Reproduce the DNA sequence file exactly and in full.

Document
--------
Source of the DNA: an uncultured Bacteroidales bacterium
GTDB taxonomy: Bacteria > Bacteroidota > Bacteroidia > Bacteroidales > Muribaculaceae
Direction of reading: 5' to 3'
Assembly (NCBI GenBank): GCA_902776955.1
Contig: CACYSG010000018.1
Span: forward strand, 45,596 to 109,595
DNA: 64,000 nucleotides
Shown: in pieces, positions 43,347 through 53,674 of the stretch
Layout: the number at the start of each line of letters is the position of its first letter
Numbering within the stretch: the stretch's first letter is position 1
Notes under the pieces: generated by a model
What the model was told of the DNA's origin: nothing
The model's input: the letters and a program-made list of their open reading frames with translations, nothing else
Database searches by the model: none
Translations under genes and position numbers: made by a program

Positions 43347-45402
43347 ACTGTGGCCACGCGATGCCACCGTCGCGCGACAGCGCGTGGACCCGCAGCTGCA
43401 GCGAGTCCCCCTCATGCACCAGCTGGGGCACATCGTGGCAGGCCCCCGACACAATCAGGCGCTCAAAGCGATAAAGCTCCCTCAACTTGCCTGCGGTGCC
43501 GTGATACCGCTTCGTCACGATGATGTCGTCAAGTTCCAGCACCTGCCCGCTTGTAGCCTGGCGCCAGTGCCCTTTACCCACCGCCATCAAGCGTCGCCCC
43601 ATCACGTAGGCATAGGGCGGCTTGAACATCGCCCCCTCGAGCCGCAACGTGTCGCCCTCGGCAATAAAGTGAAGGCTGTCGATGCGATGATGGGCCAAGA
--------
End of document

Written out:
Source of the DNA: an uncultured Bacteroidales bacterium
GTDB taxonomy: Bacteria > Bacteroidota > Bacteroidia > Bacteroidales > Muribaculaceae
Direction of reading: 5' to 3'
Assembly (NCBI GenBank): GCA_902776955.1
Contig: CACYSG010000018.1
Span: forward strand, 45,596 to 109,595
DNA: 64,000 nucleotides
Shown: in pieces, positions 43,347 through 53,674 of the stretch
Layout: the number at the start of each line of letters is the position of its first letter
Numbering within the stretch: the stretch's first letter is position 1
Notes under the pieces: generated by a model
What the model was told of the DNA's origin: nothing
The model's input: the letters and a program-made list of their open reading frames with translations, nothing else
Database searches by the model: none
Translations under genes and position numbers: made by a program

Positions 43347-45402
43347 ACTGTGGCCACGCGATGCCACCGTCGCGCGACAGCGCGTGGACCCGCAGCTGCA
43401 GCGAGTCCCCCTCATGCACCAGCTGGGGCACATCGTGGCAGGCCCCCGACACAATCAGGCGCTCAAAGCGATAAAGCTCCCTCAACTTGCCTGCGGTGCC
43501 GTGATACCGCTTCGTCACGATGATGTCGTCAAGTTCCAGCACCTGCCCGCTTGTAGCCTGGCGCCAGTGCCCTTTACCCACCGCCATCAAGCGTCGCCCC
43601 ATCACGTAGGCATAGGGCGGCTTGAACATCGCCCCCTCGAGCCGCAACGTGTCGCCCTCGGCAATAAAGTGAAGGCTGTCGATGCGATGATGGGCCAAGA